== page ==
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LizE



Joined: 22 Mar 2007
Posts: 253

PostPosted: Thu Dec 01, 2011 3:24 pm    Post subject: Reply with quote

In case anyone is interested, the bill passed the Senate. Who says Washington can't get anything done?

Quote:
From the NYT: A related provision would create a federal statute saying the government has the legal authority to keep people suspected of terrorism in military custody, indefinitely and without trial. It contains no exception for American citizens. It is intended to bolster the authorization to use military force against the perpetrators of the terrorist attacks of Sept. 11, 2001, which lawmakers enacted a decade ago.


http://www.nytimes.com/2011/11/30/us/politics/senate-approves-military-custody-for-terror-suspects.html?_r=2
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erhea13



Joined: 01 Nov 2008
Posts: 117
Location: So Cal

PostPosted: Thu Dec 08, 2011 2:09 am    Post subject: Reply with quote

LizE:

I don't really know much about this bill, but I can say with some confidence that without some exception for American citizens it will not fly constitutionally (regardless of the composition of the Supreme Court).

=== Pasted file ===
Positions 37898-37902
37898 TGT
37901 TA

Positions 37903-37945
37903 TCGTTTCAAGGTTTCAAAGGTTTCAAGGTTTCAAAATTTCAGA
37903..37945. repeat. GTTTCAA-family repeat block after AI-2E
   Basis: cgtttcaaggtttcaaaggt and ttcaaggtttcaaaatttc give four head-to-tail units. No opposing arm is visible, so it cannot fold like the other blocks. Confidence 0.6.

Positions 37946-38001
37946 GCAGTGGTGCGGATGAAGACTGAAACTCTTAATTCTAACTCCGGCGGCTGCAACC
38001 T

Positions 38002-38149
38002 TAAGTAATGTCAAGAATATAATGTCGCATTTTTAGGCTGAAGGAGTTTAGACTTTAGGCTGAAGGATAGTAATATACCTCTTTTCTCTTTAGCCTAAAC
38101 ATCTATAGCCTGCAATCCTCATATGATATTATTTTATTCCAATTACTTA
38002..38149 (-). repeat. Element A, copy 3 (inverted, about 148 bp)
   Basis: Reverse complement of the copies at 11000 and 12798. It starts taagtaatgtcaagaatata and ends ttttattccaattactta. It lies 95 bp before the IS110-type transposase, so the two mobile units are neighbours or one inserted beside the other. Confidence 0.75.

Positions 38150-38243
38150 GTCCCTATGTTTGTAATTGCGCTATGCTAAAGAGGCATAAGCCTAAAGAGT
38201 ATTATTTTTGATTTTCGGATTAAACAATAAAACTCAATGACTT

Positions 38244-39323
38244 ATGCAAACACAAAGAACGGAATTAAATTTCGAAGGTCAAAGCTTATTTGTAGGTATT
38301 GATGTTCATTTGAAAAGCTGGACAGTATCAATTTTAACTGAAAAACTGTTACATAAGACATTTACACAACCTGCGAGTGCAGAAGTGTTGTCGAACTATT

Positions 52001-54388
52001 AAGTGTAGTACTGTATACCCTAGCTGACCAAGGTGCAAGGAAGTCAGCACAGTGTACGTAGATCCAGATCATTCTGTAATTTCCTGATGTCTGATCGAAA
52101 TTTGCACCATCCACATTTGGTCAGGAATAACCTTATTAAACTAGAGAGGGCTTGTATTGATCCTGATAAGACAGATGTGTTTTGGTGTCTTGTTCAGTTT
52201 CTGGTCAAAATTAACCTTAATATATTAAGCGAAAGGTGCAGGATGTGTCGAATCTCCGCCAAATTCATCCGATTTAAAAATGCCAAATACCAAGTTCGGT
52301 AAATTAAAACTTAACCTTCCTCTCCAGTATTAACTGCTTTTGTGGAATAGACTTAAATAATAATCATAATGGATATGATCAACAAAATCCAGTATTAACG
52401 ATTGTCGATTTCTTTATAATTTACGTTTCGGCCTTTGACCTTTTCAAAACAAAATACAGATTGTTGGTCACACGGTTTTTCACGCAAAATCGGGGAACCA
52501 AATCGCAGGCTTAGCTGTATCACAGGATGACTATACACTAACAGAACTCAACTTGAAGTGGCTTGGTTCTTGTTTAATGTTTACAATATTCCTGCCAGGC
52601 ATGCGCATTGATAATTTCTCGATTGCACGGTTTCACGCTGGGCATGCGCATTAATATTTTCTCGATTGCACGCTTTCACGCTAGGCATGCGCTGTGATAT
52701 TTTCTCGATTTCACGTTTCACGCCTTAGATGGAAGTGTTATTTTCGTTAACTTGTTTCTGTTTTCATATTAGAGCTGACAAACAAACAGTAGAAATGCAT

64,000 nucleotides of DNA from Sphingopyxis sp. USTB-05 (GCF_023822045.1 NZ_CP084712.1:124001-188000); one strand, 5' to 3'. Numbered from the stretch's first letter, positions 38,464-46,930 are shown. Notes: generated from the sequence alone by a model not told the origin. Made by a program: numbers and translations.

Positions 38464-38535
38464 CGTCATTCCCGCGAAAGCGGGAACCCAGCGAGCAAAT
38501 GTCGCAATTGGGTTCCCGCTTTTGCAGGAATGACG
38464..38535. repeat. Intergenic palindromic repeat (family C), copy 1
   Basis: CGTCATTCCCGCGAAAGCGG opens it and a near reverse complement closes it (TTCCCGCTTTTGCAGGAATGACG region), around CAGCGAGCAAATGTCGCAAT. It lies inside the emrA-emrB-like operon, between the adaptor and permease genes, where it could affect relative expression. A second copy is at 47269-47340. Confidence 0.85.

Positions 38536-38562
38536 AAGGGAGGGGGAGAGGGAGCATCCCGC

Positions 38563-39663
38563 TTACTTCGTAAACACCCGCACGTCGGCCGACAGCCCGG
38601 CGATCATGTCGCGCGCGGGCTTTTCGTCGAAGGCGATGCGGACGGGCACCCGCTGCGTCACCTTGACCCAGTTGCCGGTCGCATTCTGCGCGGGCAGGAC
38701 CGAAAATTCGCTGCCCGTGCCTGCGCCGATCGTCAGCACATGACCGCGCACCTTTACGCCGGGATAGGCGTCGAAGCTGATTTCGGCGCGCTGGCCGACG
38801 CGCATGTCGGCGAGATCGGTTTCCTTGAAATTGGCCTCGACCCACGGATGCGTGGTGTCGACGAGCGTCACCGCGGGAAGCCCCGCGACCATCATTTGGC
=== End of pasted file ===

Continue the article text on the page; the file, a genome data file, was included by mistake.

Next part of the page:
If it does go into effect, it will be challenged (no way it can go under the radar) as a violation of a citizen's right to due process. So long as there is not a major terrorist attack on American soil close to the time of challenge, SCOTUS would most likely knock it down.
This is not a shadow I would be jumping at quite yet.

Personally, I am more concerned with the monstrosity that is the Patriot Act. I am a conservative who is willing to suspend some of my rights to protect national security, but that willingness definitely has a shelf-life. I do not like the idea of indefinitely granting a degree of authority to the national government that fundamentally augments its role to Big Brother.

I practice a live and let live brand of conservatism (i.e., I live conservatively and as long as your decisions and actions don't personally affect me and mine, you can do whatever you want). Our government, with the Patriot Act and its ilk, has increasingly reached its hand in to our lives and attempted to mandate how we live and interact with each other. This worries and angers me.

We are creeping toward the point where we no longer look inside ourselves to distinguish between right and wrong. Instead we wait and see what the demagogues tell us is right or wrong and how to make decisions. If we, as people, continue to lose the ability and desire to make conscientious decisions, and allow the government to make our choices for us, we cannot expect that the leaders we choose will put our interests as a country ahead of their own. If they lead our decisions, they have no reason to let us decide anything that does not immediately benefit them, regardless of what effect those decisions have on us as individuals and as a country.

Huh . . . this turned into something of a meandering, soapboxy rant.
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LizE



Joined: 22 Mar 2007
Posts: 253

PostPosted: Tue Jan 03, 2012 6:01 pm    Post subject: Reply with quote

erhea13 wrote: